Previous studies have demonstrated that natural products are a rich source of MDR-reversal drug candidates [11, 14]. Shikonin (SKN) as a naphthoquinone is isolated from the Chinese herbal medicine Lithospermum root, and has been identified as a promising anticancer drug candidate [15, 16]. A clinical study of SKN showed that a SKN mixture was safe and effective in treating patients with advanced lung cancer . Based on numerous mechanistic studies in different types of cancer cells, SKN is capable of inducing apoptosis through targeting virous antiapoptotic and proapoptotic pathways and related proteins, such as p53 , epidermal growth factor receptor signaling , proteasomes , reactive oxygen species (ROS) generation  and suppression of glycolysis and pyruvate kinase M2 (PKM2) , and/or mediating necrosis . A recent study suggests that SKN can reduce tamoxifen resistance in resistant human breast cancer MCF-7R cells through induction of long non-coding RNA uc.57 . Given the emerging role of SKN in treating cancer and overcoming cancer MDR, this study is designed to see whether SKN can sensitize the anticancer effect of paclitaxel (PTX) in drug-resistant human ovarian carcinoma cells.
Materials and methods
The Minimum Standards of Reporting Checklist contains details of the experimental design, and statistics, and resources used in this study (Additional file 1).
Chemicals, reagents and antibodies
Shikonin (purity > 98%) was brought from Chengdu Must Bio-Technology Co., Ltd (Sichuan, China). PTX (purity > 99%) was purchased from Dalian Meilun Biology Technology Co., Ltd. (Liaoning, China). Dulbecco’s Modified Eagle Medium (DMEM), fetal bovine serum (FBS), penicillin–streptomycin, 0.25% (w/v) trypsin/EDTA and phosphate-buffered saline (PBS) were obtained from Life Technologies (Grand Island, USA). N-acetyl cysteine (NAC) was from Absin Bioscience Co., Ltd (Shanghai, China).
Sulforhodamine B (SRB) were purchased from Sigma Aldrich (St. Louis, MO, USA). Annexin V-FITC Apoptosis Staining/Detection Kit (ab14085) was from Abcam (Cambridge, MA, USA). Rhodamine 123 (R123) and Pyruvate Kinase Assay Kit were from Solarbio (Beijing, China). P-gp conjugated FITC antibody was obtained from BD Biosciences (San Jose, USA). The primary antibodies against PKM2, PARP and GAPDH and second antibodies were purchased from Cell Signaling Technology (Danvers, MA, USA). All reagent water used was prepared with a Milli-Q apparatus (Millipore Corporation, Darmstadt, Germany). All other chemicals were of the highest purity commercially available.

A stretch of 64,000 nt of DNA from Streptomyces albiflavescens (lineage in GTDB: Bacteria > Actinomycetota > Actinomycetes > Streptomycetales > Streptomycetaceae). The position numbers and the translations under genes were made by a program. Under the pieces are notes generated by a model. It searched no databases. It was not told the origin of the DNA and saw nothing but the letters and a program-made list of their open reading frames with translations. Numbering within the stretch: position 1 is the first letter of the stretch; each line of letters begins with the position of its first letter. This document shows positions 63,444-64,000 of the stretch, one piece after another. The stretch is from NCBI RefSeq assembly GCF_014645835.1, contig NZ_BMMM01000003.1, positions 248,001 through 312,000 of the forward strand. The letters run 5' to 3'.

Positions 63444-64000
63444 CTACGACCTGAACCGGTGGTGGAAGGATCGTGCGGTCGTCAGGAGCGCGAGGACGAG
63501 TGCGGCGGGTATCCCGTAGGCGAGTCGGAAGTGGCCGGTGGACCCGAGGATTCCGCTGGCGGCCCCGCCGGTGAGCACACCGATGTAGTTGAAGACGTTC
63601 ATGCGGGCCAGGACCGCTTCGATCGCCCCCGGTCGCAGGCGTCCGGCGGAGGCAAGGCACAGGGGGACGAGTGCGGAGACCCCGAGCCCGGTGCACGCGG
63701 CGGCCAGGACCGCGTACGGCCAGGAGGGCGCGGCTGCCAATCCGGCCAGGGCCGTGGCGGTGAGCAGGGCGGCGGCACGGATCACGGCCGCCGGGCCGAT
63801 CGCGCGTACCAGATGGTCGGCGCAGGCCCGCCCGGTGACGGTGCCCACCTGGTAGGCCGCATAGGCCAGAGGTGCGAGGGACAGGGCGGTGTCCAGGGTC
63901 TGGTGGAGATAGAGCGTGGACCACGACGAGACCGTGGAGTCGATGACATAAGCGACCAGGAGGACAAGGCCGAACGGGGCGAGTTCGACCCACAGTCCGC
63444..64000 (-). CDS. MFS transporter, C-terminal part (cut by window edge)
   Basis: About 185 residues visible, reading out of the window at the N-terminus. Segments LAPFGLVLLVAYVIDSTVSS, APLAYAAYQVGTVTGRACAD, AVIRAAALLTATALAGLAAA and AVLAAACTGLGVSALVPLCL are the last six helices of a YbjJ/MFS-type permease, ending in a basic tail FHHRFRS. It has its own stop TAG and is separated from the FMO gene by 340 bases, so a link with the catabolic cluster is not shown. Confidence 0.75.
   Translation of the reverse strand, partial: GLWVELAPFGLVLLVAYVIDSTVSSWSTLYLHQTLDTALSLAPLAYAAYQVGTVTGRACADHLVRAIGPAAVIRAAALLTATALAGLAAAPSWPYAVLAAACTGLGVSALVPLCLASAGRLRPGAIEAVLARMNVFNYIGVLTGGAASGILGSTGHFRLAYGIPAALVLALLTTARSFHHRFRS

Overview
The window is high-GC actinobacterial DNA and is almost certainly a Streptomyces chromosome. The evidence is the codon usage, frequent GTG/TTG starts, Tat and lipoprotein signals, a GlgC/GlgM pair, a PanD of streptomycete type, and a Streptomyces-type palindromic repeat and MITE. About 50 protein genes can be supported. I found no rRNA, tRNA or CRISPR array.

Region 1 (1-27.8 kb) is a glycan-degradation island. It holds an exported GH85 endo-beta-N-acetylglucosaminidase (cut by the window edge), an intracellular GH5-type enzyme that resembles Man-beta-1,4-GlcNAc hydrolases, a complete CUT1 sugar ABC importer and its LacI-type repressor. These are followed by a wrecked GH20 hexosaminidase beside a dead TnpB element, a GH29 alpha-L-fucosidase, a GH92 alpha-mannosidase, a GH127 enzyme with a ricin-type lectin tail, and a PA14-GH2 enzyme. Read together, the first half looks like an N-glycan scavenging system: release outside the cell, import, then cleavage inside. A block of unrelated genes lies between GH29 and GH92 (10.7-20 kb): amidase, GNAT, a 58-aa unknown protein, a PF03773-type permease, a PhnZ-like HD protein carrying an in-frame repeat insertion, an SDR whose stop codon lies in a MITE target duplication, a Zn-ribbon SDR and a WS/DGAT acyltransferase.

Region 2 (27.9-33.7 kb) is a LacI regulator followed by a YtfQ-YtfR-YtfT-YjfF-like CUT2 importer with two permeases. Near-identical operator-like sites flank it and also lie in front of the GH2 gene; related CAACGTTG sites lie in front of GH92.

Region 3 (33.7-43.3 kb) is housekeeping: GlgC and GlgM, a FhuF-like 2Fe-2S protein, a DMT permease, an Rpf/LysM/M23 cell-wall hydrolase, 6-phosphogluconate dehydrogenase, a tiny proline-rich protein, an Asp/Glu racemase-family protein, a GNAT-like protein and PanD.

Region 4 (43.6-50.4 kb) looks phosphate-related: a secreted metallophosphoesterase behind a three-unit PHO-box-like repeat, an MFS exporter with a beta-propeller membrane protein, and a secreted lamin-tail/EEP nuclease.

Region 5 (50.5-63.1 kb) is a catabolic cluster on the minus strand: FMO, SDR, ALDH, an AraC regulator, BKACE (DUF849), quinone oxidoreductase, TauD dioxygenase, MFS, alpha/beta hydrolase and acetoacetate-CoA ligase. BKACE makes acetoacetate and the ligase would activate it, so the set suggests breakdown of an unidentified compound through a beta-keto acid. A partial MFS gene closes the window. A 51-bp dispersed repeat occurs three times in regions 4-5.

Cell lines and cell culture
Human ovarian cancer A2780 cells were obtained from Boster Biotech (Wuhan, Hubei, China). PTX-resistant A2780 cells (A2780/PTX) were selected in stepwise increasing concentrations of PTX as previously described . Cells were cultured in DMEM with 10% (v/v) heat-inactivated FBS and antibiotics (100 U/mL penicillin, 100 μg/mL streptomycin) and maintained at 37 °C in a 5% CO2 atmosphere. Cells were passed using trypsin/EDTA, and the medium was changed every other day.
Cell viability assay
Exponentially growing cells were seeded in 96-well plates at a density of 3000 cells/well in 100 μL of medium and allowed to attach overnight. Cells were treated with designated drugs or their combinations for 24 h. Cell viability was determined based on SRB method as previously described .
Apoptosis was analyzed with an Annexin V-FITC/PI detection kit based on manufacturer’s protocol. Briefly, cells were collected, washed twice with cold PBS and gently resuspended in 100 μL binding buffer, followed by staining with Annexin V-FITC (5 μL) and PI (10 μL) solution, incubating for 15 min and analyzing on a flow cytometer (BD FACS CantoTM). Triplicated experiments were performed.